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Checks on immigration

April 04, 2013

IMMIGRATION has been a highly emotive issue in British politics since Enoch Powell made his famous 1968 “rivers of blood” speech which sketched a picture of Britain inundated with immigrants.

Since then, the subject of immigration has remained firmly on the UK’s political agenda. In the ’80s and ’90s the issue acquired further prominence due to the influx of refugees fleeing dictatorships and civil wars; the result was an unprecedented raft of legislative proposals to placate right-wing tabloids that regularly framed the debate in negative terms.

During the last decade, six immigration bills have been introduced. Yet the perception fostered by the far-right has endured that not enough is being done to discourage immigrants. This deeply entrenched perception has driven the coalition government to lead a new, aggressive push.

Prime Minister David Cameron led the charge with his first major immigration policy speech in 2011. The speech was geared towards the goal of bringing the number of immigrants down drastically to the ’80s and ’90s levels. Not surprisingly, it was couched in terms of curbs and crackdowns on out-of-control immigration. In line with this new thinking, government agencies began a massive crackdown on plugging what they call the loopholes in the system.

In practice this has meant cuts on student, family reunion or family settlement visas and those for the highly skilled migrant scheme, apart from tightening asylum laws and increasing the deportation of illegal migrants. All these steps seemed to have contributed to bringing down the number to 163,000 last year.

However, despite the government’s effort to curtail the numbers, the immigration issue shows no signs of petering out, with the far-right escalating its rhetoric with every placatory move. In the face of growing hostility to immigrants, some political leaders have also joined the anti-immigration bandwagon — a trend termed as “the conspiracy of noise” by Observer columnist Andrew Rawnsley.

In December 2012, Labour leader Ed Miliband said that his party was wrong to ignore public concerns about the rising level of immigration. In March, Liberal leader Nick Clegg back-pedalled on his election manifesto of finding a decent route to citizenship for illegal immigrants.

This sudden burst of policy activity is spurred by three developments. First, the coalition government’s ideological drive to prune the welfare state by cutting public spending. Second, the continuing electoral fortunes of the UK Independence Party, as shown in its impressive performance in a by-election early this year. Third, the immediate prospect of Bulgarian and Romanian nationals — the newer European Union (EU) members — coming to Britain in search of jobs when the current restrictions are set to expire in December. The image of Bulgarians and Romanians flooding into Britain feeds into a long-standing media narrative that has constructed all immigrants as welfare scroungers and benefit tourists.

Last month, in a revisit of his 2011 speech, David Cameron pledged to act tough on new EU immigrants by restricting job-seekers’ allowance to a maximum of six months. He also announced restrictions on new immigrants accessing social housing. Further, teachers are going to be asked to identify the children of illegal immigrants. This extraordinary step has already attracted considerable opposition for fears that it might fall foul of the government’s international treaty obligations in relation to child rights.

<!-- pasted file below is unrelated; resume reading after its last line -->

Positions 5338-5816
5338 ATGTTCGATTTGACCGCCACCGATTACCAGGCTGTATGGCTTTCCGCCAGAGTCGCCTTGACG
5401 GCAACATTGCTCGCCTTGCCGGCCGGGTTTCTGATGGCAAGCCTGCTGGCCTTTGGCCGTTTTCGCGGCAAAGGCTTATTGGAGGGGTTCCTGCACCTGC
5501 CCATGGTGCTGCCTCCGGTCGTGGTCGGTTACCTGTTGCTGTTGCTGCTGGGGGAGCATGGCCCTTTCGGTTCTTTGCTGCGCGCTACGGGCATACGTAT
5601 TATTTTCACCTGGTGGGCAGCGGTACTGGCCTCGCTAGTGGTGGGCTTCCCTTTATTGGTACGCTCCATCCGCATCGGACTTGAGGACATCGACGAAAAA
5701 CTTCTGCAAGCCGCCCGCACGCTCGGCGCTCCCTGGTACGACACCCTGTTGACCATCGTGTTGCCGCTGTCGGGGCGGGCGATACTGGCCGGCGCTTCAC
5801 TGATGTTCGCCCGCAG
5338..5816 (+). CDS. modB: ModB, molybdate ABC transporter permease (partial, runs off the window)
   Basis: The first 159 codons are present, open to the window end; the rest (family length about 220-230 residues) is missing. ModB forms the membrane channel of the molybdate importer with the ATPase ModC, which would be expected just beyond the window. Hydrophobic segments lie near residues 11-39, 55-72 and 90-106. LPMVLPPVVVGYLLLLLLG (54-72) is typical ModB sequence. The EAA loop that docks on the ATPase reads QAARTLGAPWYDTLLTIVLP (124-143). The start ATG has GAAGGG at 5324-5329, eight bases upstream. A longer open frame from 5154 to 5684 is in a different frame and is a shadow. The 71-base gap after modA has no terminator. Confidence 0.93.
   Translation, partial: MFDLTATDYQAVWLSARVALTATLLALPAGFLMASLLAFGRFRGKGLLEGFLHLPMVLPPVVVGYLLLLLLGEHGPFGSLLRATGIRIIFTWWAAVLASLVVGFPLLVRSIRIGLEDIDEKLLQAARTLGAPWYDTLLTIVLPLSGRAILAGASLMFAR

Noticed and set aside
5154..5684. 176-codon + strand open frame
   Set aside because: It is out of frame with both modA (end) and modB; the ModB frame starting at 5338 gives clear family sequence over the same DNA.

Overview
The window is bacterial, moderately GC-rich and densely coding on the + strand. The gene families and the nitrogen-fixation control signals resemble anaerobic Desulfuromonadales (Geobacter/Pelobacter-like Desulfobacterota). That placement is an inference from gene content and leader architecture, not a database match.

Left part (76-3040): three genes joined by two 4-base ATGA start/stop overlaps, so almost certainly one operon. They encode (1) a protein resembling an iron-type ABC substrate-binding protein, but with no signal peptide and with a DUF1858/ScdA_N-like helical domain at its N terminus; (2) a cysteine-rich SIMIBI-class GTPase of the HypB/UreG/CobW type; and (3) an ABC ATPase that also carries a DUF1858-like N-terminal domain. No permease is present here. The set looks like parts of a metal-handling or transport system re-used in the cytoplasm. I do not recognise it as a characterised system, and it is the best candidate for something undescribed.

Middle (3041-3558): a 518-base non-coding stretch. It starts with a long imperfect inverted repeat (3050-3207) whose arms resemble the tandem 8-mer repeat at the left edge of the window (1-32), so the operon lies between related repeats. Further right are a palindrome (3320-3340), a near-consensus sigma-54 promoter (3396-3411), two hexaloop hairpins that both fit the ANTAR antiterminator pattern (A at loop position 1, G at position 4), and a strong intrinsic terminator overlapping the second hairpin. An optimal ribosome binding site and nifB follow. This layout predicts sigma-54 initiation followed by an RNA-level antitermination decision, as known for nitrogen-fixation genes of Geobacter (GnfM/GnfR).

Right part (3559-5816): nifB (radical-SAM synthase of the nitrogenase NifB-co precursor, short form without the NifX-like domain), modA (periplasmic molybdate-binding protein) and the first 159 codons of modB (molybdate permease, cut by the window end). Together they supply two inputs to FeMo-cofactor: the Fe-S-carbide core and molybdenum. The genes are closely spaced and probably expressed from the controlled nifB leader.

The newly proposed measures fall in line with Europhobe attitudes taking root in the UK and the Conservative government’s increasingly strained relations with other EU countries. This was exposed when the EU employment commissioner, Laszlo Andor, told the Observer: “There is a serious risk of pandering to knee-jerk xenophobia. Blaming poor people or migrants for hardships at the time of economic crisis is not entirely unknown, but it is not intelligent politics.” Such sentiments have also been echoed by Lord Mandelson, an ex- EU commissioner.

At the same time, rumblings of discontent over the numbers-reducing policy are audible. British university leadership is already chafing under financial difficulties brought on by reduced state funding and falling foreign student numbers, the mainstay of a large number of universities.

The difficulties of the government are further compounded by the lacklustre performance of the United Kingdom Border Agency (UKBA). Set up in 2008, the UKBA was tasked with getting a grip on an immigration system in a shambles. It did not live up to its set targets, with a backlog of thousands of asylum and immigration cases. The agency was also criticised for long queues at airports. This barrage of criticism caused the departure of its chief executive Brodie Clark. Reacting to this sustained criticism Home Secretary Theresa May announced the dissolution of the agency.

This brings immigration policy under the thumb again of the Home Office. No one knows how the immigration policy is going to be fixed now that it’s back under full ministerial control of the Home Office. Already, there is a loud chorus building up among liberal and left-of-centre broadsheets that the immigration debate should be conducted on the basis of facts and not fiction.

Only by not making immigration a bidding war between different parties can this issue be sensibly handled; placing numbers at the heart of the immigration policy risks turning Britain into an illiberal place.

The writer is an Islamabad-based development consultant and policy analyst.